Music, which is represented in a symbolic or acoustic form, is a random variable from a stochastic process. A composer happens to make a musical score according to a musical theory and a performer happens to makes a music signal from a musical score. These stochastic “generation” processes inherently yield infinitely many possible hypotheses in uncertain “inference” processes that aim to induce a musical theory from a musical score or transcribe a musical score from a music signal. The composition and theorization processes or the performance and transcription processes is the two sides of the same coin and all these processes are mutually dependent through a musical score, the symbolic representation of music.
Using music as a good example, I want to emphasize the importance of associating the symbolic and acoustic representations of music and introduce probabilistic thinking, a universal approach to computational modeling of human intelligence. In music transcription tasks, I present how to “stochastically” and “statistically” deal with music by formulating a latent variable model and deriving a posterior inference algorithm. I also present how to enrich this classical principled framework by using deep learning techniques. The key advantage of this approach enables unsupervised or semi supervised learning, which would play an essential role for overcoming the robustness, generalizability, and scalability limitations of recent Music Information Processing (MIP) methods based on supervised learning of DNNs. The fact that such deep Bayesian learning (not Bayesian deep learning) can be applied to various research fields (e.g., probabilistic robotics) would encourage students, researchers, and engineers to learn “probabilistic” MIP.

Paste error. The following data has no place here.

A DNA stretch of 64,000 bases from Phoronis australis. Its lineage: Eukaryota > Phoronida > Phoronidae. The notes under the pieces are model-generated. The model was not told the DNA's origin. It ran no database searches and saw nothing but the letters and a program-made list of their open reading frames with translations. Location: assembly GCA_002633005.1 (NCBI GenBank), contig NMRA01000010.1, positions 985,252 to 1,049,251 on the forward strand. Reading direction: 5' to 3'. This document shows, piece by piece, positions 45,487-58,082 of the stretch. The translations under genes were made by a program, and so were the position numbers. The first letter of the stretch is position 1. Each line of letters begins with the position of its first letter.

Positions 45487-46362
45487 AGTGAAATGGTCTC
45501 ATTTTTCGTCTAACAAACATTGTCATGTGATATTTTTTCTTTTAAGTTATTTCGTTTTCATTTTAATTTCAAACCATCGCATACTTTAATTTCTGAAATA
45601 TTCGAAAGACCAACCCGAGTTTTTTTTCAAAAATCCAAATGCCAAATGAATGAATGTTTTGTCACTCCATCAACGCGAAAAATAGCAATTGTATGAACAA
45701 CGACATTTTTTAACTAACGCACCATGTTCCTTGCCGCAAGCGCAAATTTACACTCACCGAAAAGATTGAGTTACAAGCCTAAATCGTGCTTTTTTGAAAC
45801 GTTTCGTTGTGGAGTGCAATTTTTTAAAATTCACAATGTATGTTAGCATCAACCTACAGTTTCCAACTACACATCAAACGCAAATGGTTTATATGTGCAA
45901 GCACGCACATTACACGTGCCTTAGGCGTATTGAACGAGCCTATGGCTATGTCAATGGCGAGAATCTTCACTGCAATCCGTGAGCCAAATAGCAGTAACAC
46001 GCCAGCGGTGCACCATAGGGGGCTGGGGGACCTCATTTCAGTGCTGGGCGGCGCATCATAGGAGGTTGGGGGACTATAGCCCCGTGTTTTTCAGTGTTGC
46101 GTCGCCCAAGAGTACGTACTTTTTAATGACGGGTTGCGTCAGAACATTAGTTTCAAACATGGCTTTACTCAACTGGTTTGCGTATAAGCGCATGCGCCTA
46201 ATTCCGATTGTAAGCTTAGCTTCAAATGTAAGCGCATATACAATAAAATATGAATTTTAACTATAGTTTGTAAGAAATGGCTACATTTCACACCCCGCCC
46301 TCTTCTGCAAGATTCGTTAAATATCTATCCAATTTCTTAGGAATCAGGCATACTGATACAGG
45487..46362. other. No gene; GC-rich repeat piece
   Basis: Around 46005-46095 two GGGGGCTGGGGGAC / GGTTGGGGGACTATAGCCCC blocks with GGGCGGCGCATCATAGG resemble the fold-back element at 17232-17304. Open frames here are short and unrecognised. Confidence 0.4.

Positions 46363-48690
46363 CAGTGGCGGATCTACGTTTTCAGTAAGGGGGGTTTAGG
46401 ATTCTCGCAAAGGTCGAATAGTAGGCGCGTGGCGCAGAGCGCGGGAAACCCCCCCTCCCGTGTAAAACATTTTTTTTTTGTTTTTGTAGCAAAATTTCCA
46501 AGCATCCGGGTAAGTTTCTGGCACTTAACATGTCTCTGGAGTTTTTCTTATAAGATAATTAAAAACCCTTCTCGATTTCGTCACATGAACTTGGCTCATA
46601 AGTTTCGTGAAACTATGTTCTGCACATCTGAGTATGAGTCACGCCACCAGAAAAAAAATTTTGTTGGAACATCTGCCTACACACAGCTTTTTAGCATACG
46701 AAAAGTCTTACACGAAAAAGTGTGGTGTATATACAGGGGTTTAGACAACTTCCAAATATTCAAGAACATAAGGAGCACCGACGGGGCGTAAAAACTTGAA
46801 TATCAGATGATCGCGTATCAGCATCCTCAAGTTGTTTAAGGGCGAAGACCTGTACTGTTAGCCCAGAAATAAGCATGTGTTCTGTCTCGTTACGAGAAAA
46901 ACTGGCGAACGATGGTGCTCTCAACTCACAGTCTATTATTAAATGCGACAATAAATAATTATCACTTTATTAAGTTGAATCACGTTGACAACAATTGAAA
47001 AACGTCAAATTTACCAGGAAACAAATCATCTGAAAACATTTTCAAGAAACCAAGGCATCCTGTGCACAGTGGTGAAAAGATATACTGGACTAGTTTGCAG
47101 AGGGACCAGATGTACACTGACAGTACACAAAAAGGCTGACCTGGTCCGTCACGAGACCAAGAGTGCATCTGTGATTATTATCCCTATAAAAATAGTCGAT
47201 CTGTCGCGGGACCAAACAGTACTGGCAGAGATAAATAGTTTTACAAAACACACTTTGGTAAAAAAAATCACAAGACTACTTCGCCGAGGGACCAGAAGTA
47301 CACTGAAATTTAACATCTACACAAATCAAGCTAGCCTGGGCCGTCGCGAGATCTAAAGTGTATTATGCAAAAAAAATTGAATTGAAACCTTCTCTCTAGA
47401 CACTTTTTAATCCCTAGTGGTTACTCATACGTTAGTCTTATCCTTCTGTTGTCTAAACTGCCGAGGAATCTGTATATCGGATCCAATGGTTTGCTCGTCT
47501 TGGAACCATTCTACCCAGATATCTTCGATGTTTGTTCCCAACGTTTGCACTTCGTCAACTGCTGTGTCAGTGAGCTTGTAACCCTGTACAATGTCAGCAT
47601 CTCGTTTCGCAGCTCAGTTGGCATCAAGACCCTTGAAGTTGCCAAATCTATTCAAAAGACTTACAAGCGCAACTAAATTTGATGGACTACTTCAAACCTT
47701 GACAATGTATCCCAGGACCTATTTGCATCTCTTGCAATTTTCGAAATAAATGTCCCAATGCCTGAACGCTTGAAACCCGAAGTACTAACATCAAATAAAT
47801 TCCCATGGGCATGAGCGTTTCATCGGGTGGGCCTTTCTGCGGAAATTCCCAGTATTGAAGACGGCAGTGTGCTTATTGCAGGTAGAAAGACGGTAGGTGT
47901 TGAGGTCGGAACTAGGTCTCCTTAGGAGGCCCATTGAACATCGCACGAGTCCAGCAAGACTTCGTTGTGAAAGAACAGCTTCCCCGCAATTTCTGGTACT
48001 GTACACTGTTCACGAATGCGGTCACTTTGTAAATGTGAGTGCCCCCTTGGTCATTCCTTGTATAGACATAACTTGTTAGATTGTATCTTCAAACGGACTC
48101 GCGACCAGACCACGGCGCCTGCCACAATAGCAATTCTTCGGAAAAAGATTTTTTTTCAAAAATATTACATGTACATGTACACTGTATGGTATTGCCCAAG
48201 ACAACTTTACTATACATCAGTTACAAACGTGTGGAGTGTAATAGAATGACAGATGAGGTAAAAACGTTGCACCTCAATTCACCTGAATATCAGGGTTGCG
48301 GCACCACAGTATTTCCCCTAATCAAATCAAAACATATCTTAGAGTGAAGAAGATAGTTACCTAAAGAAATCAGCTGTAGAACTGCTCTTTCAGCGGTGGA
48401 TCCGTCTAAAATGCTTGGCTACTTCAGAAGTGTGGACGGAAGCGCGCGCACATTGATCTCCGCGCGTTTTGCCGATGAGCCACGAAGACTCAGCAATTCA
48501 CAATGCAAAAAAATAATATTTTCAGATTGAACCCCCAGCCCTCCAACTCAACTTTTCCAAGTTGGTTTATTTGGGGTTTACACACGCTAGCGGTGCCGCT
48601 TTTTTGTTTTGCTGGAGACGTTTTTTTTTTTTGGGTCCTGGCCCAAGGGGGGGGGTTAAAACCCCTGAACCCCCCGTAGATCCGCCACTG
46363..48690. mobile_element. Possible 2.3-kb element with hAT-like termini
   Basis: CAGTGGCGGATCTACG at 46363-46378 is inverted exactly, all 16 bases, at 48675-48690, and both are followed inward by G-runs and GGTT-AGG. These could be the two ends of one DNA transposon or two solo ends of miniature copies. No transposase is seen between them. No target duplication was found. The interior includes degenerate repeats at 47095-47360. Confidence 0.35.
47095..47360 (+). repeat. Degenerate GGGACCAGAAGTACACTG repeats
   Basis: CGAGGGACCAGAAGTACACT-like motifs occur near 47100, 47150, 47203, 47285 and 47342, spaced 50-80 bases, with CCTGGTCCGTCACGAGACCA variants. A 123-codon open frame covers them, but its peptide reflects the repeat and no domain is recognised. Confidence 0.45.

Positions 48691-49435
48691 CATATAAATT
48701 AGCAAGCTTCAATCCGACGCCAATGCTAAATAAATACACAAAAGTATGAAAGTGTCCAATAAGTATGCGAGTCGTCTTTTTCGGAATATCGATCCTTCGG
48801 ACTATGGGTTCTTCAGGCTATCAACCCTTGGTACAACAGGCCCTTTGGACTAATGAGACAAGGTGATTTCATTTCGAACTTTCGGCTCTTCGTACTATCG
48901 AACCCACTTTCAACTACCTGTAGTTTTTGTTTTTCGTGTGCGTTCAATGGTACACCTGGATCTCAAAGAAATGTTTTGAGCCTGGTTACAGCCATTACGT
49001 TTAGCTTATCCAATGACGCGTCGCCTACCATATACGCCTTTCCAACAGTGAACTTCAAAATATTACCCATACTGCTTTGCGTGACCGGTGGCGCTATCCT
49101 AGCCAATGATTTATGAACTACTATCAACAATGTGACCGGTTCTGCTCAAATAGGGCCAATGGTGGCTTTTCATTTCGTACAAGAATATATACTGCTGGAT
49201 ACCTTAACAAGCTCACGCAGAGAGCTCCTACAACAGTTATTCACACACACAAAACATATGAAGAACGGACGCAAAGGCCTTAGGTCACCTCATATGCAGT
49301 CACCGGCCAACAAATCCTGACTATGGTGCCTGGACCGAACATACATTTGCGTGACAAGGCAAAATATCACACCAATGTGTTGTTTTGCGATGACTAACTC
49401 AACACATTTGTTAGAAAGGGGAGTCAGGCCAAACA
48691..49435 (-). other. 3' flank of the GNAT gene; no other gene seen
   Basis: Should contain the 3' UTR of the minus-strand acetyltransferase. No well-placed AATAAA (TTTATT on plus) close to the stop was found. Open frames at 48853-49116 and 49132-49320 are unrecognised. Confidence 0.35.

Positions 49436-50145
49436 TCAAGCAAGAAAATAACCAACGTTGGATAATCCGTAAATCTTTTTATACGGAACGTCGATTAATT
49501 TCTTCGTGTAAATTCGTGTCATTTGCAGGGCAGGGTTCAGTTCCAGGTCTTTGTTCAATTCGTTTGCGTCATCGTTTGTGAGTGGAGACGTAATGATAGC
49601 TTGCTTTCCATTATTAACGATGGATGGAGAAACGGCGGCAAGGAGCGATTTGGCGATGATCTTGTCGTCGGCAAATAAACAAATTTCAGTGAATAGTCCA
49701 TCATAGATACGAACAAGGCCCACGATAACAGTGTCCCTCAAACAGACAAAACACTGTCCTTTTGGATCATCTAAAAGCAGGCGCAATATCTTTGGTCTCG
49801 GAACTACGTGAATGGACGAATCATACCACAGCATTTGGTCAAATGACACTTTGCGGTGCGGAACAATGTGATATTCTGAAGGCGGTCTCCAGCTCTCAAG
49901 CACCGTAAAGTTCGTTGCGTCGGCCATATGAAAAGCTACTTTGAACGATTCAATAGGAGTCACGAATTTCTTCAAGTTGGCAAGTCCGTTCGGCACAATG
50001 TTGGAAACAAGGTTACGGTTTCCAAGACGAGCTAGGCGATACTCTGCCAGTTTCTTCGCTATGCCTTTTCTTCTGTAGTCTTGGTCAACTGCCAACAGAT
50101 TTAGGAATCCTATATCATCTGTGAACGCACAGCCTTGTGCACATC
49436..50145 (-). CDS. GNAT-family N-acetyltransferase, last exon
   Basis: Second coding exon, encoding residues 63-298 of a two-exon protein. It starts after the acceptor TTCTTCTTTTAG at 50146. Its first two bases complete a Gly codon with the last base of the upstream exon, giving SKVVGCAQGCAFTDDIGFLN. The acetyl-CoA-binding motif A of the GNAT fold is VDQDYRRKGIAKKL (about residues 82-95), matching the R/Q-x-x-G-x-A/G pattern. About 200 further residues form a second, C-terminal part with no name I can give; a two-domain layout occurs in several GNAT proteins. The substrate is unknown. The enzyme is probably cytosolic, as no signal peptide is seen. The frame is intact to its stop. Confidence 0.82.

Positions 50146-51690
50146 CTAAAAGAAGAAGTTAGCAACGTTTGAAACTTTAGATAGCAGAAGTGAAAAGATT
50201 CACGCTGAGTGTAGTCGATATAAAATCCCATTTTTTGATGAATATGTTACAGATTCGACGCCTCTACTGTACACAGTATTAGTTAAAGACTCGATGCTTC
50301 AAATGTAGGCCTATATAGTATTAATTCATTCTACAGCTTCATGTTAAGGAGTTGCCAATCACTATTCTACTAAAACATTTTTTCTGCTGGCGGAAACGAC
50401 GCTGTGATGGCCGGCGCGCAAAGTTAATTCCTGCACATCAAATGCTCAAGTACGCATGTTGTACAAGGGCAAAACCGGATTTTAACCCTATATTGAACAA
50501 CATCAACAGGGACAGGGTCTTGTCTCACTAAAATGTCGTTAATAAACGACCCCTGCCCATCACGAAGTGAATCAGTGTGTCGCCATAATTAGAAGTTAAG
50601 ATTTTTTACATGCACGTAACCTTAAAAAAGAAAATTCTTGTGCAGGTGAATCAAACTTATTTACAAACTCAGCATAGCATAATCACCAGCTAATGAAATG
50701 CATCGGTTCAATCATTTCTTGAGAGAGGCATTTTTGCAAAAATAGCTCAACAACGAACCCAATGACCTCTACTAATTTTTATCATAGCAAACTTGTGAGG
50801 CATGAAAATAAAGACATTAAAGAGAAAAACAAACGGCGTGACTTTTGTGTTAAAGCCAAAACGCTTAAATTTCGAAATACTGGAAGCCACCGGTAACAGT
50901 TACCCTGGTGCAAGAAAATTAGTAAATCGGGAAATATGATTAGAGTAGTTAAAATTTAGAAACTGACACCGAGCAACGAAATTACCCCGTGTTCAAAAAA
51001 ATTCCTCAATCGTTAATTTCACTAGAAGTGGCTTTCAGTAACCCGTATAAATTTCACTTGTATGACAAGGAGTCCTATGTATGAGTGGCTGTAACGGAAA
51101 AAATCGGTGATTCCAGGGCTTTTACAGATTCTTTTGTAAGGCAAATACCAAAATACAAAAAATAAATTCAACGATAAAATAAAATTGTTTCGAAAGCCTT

About the speaker:
Kazuyoshi Yoshii received the M.S. and Ph.D. degrees in informatics from Kyoto University, Kyoto, Japan, in 2005 and 2008, respectively. He is an Associate Professor at the Graduate School of Informatics, Kyoto University, and concurrently the Leader of the Sound Scene Understanding Team, Center for Advanced Intelligence Project (AIP), RIKEN, Tokyo, Japan. His research interests include music informatics, single-channel and multichannel audio signal processing, and statistical machine learning.